Here is a hotel not far from Maris's apartment that was formerly the home of her grandparents. Many of her Arana relatives still reside in the city.
We were also walking distance from some of the best restaurants in the world! And walk to them, we did. We had lunch out every day for a week in what was an unforgettable culinary orgy. These chefs of Lima create extraordinary dishes using native Peruvian ingredients. I highly recommend all of the following restaurants:
ALFRESCO, where I discovered the orange potato known as ‘causa.’ I sought out various combinations with the causa for the duration of our stay. The typical dessert is ‘Suspiros de Limeña,’ – the sighs of a Lima woman. It is like a cloud.
CALA on the ocean.
LA TRATTORIA DI MAMBRINO.
Not pictured, but recommended: traditional food at BRUJAS CACHICHE.
SAQRA. Marisi describes the meaning of this restaurant name as “a little demon, not even a devil: A sprite that gets in your head and makes you a little crazy. It's a Quechua word for the bedevilment that lives inside us and can cause good as well as bad. A spark! A duende! An inspiration! A curse! A beginning of a flame that might erupt into anything, para bueno o para mal . . .” (Can you tell she’s a writer?)
Our last lunch was more amazing than ever, at PE(S)CADOS CAPITALES. In this case, “Capital Fish’s” cleverly camouflaged “s” renders the name “Capital Sins!” Even though the food needs no additional prop, the menu and the placemats provide delicious amusement with references to the Seven Deadly’s. Here’s lust:
Our trek to the historic `Centro’ of Lima was rich in both Peruvian history and the history of Marisi herself. The centro has been preserved by UNESCO as a World Heritage Site. When we arrived at the beautiful Plaza de Armas, Marisi told the story of how her grandfather was in the city government in charge of such projects as street lamps. Her father, a budding engineer, designed these lamps at age 15 and oversaw their production!
We turned a corner at the very moment the Changing of the Guard commenced at the Presidential Palace. By the time we entered Lima Cathedral, the Palace band was playing Carl Orff's "Carmina Burana." And, as if that weren't scary enough, our hired English-speaking Cathedral guide then introduced himself as Jesus (English pronunciation)! He was a rather dramatic character and rendered the Cathedral and the tomb inside of Pizarro - the Spanish conqueror of Peru (1533) and founder of Lima (1535) - quite an entertaining attraction.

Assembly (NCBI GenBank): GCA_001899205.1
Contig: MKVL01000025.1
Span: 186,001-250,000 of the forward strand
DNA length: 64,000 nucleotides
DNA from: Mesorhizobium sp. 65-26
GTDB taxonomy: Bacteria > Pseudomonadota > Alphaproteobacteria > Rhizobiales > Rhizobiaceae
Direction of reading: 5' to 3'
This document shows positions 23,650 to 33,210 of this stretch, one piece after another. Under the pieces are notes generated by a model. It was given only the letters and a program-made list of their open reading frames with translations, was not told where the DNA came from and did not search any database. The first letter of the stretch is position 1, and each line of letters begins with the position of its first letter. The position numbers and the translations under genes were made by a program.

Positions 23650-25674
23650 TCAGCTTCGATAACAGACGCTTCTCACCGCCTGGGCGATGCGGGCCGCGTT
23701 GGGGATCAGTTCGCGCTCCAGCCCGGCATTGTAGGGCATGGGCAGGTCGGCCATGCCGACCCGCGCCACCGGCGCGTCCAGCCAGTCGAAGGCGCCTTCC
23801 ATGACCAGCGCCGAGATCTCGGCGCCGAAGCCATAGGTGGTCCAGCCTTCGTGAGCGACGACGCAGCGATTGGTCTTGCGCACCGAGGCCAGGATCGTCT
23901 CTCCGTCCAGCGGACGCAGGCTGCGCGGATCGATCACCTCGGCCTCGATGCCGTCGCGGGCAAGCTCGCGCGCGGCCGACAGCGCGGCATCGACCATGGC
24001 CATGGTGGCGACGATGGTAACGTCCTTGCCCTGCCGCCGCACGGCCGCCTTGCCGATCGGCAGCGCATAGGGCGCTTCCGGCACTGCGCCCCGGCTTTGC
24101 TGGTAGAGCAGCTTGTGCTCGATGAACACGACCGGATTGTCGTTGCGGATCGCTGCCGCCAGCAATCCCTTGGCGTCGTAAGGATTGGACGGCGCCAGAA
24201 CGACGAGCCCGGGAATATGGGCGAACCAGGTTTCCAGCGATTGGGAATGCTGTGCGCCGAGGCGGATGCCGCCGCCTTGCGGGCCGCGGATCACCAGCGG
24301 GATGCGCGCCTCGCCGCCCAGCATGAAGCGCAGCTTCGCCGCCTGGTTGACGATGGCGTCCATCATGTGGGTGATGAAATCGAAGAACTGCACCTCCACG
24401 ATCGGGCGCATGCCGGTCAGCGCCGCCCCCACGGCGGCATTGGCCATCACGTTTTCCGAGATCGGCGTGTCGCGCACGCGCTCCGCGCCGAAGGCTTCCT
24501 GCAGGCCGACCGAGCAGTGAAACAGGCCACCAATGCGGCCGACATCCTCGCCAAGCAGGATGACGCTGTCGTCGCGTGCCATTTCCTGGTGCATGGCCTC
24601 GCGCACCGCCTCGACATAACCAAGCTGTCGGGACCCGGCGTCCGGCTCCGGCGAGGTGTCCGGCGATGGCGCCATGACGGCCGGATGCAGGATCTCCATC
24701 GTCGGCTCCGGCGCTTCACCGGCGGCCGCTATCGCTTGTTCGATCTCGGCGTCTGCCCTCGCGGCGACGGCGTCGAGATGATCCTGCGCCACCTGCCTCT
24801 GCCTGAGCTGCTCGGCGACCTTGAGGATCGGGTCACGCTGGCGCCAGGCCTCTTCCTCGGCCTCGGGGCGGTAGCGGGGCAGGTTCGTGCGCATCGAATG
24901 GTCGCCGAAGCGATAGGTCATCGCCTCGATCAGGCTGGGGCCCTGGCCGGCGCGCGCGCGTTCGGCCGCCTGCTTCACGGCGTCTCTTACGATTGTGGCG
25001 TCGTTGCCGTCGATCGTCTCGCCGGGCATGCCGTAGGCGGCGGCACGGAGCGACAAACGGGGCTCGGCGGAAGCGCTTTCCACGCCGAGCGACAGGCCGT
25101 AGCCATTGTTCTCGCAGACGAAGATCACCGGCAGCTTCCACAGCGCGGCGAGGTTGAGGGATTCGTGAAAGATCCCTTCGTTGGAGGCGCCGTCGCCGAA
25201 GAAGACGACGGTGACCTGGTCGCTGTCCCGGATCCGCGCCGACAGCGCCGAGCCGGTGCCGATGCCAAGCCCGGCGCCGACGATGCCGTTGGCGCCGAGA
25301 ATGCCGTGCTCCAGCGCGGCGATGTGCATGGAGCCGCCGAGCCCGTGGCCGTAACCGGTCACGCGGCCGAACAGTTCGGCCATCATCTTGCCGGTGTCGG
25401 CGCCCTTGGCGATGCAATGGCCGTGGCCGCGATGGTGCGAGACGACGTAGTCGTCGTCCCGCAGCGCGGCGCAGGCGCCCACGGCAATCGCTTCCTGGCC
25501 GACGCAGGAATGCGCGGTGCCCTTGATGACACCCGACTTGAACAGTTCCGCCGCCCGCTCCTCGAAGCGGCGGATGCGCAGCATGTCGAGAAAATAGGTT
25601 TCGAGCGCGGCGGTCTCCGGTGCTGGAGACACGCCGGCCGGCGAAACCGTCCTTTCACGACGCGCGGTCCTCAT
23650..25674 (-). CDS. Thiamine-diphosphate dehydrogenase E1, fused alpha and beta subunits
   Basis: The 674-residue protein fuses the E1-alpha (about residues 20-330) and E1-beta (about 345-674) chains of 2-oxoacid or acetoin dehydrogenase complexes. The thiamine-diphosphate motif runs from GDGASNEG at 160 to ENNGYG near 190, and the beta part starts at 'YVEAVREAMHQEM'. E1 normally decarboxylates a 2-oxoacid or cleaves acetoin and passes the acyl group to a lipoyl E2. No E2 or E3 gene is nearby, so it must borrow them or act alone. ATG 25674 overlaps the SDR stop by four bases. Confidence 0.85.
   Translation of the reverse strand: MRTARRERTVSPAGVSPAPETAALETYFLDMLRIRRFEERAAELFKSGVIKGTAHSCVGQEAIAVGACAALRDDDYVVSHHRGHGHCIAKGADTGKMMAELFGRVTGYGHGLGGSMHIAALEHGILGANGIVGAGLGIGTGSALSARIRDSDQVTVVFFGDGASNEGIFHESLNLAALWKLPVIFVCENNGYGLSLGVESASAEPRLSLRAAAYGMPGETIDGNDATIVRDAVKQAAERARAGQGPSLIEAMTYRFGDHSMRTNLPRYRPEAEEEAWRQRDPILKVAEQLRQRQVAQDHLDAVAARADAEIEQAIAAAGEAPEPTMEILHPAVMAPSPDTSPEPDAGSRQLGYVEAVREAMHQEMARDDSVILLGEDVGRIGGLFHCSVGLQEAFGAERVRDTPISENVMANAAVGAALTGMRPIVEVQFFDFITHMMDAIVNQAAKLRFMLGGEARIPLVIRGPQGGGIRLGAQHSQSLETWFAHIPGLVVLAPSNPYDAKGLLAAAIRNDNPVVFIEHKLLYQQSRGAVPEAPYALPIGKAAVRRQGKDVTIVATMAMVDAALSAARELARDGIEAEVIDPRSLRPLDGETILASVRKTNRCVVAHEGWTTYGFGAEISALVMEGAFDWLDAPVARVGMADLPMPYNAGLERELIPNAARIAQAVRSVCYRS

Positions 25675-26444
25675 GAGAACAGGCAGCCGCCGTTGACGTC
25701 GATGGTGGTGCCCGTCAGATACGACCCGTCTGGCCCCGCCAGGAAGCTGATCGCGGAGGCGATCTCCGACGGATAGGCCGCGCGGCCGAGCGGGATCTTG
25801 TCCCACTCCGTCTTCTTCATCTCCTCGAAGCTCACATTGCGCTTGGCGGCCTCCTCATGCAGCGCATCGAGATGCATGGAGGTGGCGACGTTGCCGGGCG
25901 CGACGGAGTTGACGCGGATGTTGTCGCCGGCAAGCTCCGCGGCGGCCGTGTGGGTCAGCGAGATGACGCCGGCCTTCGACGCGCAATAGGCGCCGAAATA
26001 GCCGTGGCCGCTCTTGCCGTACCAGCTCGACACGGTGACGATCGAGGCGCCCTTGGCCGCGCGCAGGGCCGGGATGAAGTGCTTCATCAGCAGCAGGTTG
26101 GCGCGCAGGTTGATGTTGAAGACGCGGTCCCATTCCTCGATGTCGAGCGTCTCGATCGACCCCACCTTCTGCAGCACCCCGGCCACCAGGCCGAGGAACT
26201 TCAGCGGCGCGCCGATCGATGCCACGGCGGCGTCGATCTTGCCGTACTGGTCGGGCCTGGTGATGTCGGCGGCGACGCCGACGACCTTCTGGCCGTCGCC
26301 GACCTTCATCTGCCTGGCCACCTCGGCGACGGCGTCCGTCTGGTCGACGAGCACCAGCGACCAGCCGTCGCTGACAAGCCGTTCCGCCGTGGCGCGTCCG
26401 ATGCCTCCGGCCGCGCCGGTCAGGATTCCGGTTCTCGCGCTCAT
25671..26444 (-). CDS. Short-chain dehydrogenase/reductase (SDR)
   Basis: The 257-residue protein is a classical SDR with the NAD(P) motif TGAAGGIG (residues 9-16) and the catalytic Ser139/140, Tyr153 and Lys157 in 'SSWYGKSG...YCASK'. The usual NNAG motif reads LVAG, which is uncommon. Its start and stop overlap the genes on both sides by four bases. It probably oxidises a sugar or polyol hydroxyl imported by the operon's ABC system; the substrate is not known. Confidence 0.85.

A special highlight for us was a tour of the 1535 house of Pizarro`s next-in-command, Pedro de Aliaga. His descendants live there to this day. Some revisions have been made, but there are many original features.
The Virgin Mary is depicted in Peruvian art as the native tribes perceived her: as Pachamama, the indigenous Earth Mother. Once they were instructed in painting by the Spanish, the natives imbued the Virgin with this image of the mountain.
The covered porch on the exterior of the house is a typical sight in the centro, as 16th century Spanish ladies had to hide themselves while cooling off and observing the outside world.
Here is the Plaza San Martin:
The building on the left is the venerable old club of Lima's most important families. Marisi entered as a child with lacy white socks and white gloves! The guard in front still has a well-starched white uniform. Marisi also recalls visits to the Grand Hotel Bolivar with this grand dome (and years later in 2013, she became a biographer of the hotel's namesake!). Marisi examines at length the role of her Spanish ancestors in Peru in her autobiographical American Chica.
And now, our shopping sprees. The artisan traditions of the indigenous tribes are very rich, as the colors alone attest! Our favorite shop, Las Pallas, is located in the arty neighborhood of Barranco in the charming old house of an Englishwoman, anthropologist Mari Solari. She buys from the tribes in the surrounding forests and is a knowledgeable and gracious proprietor.
We loved the magnificent designers' cooperative nearby, as well.
We also found plenty of silver treasures, alpaca wool, and colorful baskets among many offerings at the big artisan market in the city.
Since Jake's online poker moniker is "Jllama," I could not resist trolling for all sorts of souvenirs for him, being in llama land! It began with a photo of this modern sculpture near the apartment and this photo of silver llamas I could not afford; moved on to this photo of me with a llama too big to pack; continued with a traditional woven llama sash and this wooden model with the Peruvian hat, and culminated in this mobile I made from the woolen llamas I picked up. I think Jake is both amused and thinking, "Enough already, Mom!"
As if the best chefs of Lima were not sufficient, we were treated to Marisi's cooking in the evenings. I have never seen such delectable meals come out of one chicken…homemade wontons - wow. Among Monica's, Doyley's and my fondest memories of this amazing week are our pajama breakfasts and these warm-lit evenings together in the apartment.
Sadly, time to pack:
Oh, I must add here that Jon replaced the pisco sour one evening with his Mexican martini…made with fresh jalapeño-infused tequila, giving entirely new meaning to "calienté!" He also showed us something sacred with his jazz selection. Thank you, thank you, Marisi and Jon, for spoiling us so thoroughly.
From Lima, I met up with Newton in São Paulo, from where we returned to the USA for another trade show for him and continued visiting and exploring for me.